A lot to learn…


It has been a busy seven months for this little one since the last time I saw her. She has learned all the usual stuff that babies have to learn… like how to hold her head up, and to sit up, and to roll over, she has a couple of teeth now, and she is practicing standing while holding on tight to mom and dad’s hands. But Elena has an extra challenge that she has to learn how to work with.



When Elena was born, Elena didn’t pass the routine hearing check that the doctors ran. The doctors said not to worry, but to check her ears again at her next visit. After additional tests, the doctors eventually told Rich and Susannah, Elena’s parents, that her hearing is severely impaired. No one knows yet why it happened or how serious the damage is, and the solutions for correcting impaired hearing are not easy… but because the doctors were able to catch it early in her development, Rich and Susannah will have a better chance of helping her have a normal hearing and speaking life.


After Rich and Susannah found out their daughter could not hear, they started learning sign language and teaching her signs, and they got her her first pair of hearing aids when she was 4 months old. The first day they put in her new hearing aids, their dog, Rudy, had a new squeaky toy that he was enthusiastically chewing. As soon as Elena could hear for the first time, she heard Rudy’s squeaky toy, and she started laughing and laughing and laughing. Rich and Susannah had never heard her laugh like that before. They laughed and laughed and cried too.





I learned a lot from Rich and Susannah about what options are available for children with hearing impairments. Cochlear implants are better today than they used to be, but there is still a long way to go in repairing hearing loss. Rich and Susannah are hopeful though, especially now that we have a new president who is in favor of stem cell research. Their doctor told them that in 10 years scientists and doctors may have a better solution to help their daughter hear… and not just hear people talking, but so she can hear music too, like the other children her age.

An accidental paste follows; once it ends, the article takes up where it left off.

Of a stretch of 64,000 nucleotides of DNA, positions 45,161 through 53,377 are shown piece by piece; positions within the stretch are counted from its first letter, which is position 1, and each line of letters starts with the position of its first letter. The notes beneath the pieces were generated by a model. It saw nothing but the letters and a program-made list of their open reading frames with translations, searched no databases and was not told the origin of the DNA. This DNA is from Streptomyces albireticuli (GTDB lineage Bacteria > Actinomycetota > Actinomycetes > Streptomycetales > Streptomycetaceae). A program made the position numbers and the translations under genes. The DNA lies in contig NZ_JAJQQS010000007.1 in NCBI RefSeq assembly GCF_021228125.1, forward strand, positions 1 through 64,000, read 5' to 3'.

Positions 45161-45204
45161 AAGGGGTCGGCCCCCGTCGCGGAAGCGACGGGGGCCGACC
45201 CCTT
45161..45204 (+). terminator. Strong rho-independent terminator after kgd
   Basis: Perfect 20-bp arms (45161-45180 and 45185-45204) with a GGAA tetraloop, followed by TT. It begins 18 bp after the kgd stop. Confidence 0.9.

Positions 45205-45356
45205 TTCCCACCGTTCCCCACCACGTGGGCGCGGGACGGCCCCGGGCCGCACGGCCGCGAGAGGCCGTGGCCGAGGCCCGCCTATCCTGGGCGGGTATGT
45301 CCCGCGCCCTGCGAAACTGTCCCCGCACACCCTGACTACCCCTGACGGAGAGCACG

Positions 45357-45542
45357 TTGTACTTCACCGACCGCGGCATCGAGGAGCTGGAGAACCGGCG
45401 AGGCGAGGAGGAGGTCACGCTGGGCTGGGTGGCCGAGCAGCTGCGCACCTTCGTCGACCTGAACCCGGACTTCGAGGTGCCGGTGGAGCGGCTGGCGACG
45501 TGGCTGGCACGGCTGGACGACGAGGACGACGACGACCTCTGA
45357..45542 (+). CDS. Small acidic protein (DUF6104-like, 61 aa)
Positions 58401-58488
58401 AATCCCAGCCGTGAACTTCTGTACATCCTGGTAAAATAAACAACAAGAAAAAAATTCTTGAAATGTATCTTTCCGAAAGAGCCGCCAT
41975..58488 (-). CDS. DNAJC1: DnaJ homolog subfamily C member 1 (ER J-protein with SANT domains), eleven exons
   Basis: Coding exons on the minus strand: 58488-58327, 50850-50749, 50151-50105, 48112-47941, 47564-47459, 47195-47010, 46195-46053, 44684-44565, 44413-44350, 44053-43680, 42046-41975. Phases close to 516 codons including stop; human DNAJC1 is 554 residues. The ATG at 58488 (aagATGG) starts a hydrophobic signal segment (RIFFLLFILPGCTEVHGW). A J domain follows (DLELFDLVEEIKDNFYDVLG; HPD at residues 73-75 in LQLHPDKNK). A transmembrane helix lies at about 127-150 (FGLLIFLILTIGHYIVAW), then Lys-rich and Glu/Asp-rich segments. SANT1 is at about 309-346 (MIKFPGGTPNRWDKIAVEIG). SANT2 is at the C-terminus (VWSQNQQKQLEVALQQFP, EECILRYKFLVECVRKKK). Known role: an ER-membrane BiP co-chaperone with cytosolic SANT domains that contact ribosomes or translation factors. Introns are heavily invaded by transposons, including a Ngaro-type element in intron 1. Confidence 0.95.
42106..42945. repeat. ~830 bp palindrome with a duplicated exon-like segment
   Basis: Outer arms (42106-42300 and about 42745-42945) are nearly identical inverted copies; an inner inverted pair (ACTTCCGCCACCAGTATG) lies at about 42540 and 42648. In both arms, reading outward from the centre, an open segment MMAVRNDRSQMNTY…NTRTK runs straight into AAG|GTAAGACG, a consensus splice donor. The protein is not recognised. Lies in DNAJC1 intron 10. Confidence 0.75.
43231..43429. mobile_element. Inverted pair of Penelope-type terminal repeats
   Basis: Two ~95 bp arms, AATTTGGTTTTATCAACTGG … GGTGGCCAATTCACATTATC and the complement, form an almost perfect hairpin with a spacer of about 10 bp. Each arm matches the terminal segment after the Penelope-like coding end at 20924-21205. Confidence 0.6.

About the author paige green

Paige Green is a documentary and portrait photographer, whose storytelling approach to photography frequently addresses issues involving agriculture, land use, and food. Her work is featured in nine books and has been published in Glamour, National Geographic Traveler, New York Times Magazine, Conde Nast Traveler, GQ, Country Living, House Beautiful, and Culture. Paige lives in Petaluma, CA with a house full of boys.

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  1. Hi Paige –

    Wow wow WOW. Thanks so much for putting this into words – and for the amazing shots on FB!!!

    We are fine with the blog posting and hope others learn from it as well. I am hoping that one of the unintended consequences of the purple hearing aids is that it will help people feel more compelled to ask about them and why she has them – we’ve already had some wonderful conversations with strangers and hope that continues. The whole experience has helped to break my entrenched habit of keeping family matters private – it’s very refreshing and helpful.

    One other thought: the people dedicated to helping hearing impaired children learn to speak are wonderful and inspiring. And a great website in case you ever want to refer to it:

    Thanks again… we’re in awe…


  2. oh, now, that is just ridiculously adorable! what a cutie pie sweetheart! 🙂
    I’ve noticed a lot of babies I know are learning sign language as they learn to talk – I guess at that age, it is very easy for their brains to learn.


  3. […] Here is the original: A lot to learn… « somewhere between a handshake and two kisses […]


  4. I love these pictures… how do you do it?

    You capture the very soul of kids on film like i’ve never seen. It’s almost like you’re the only one they trust.

    These are really amazing. I wish it was my kid.



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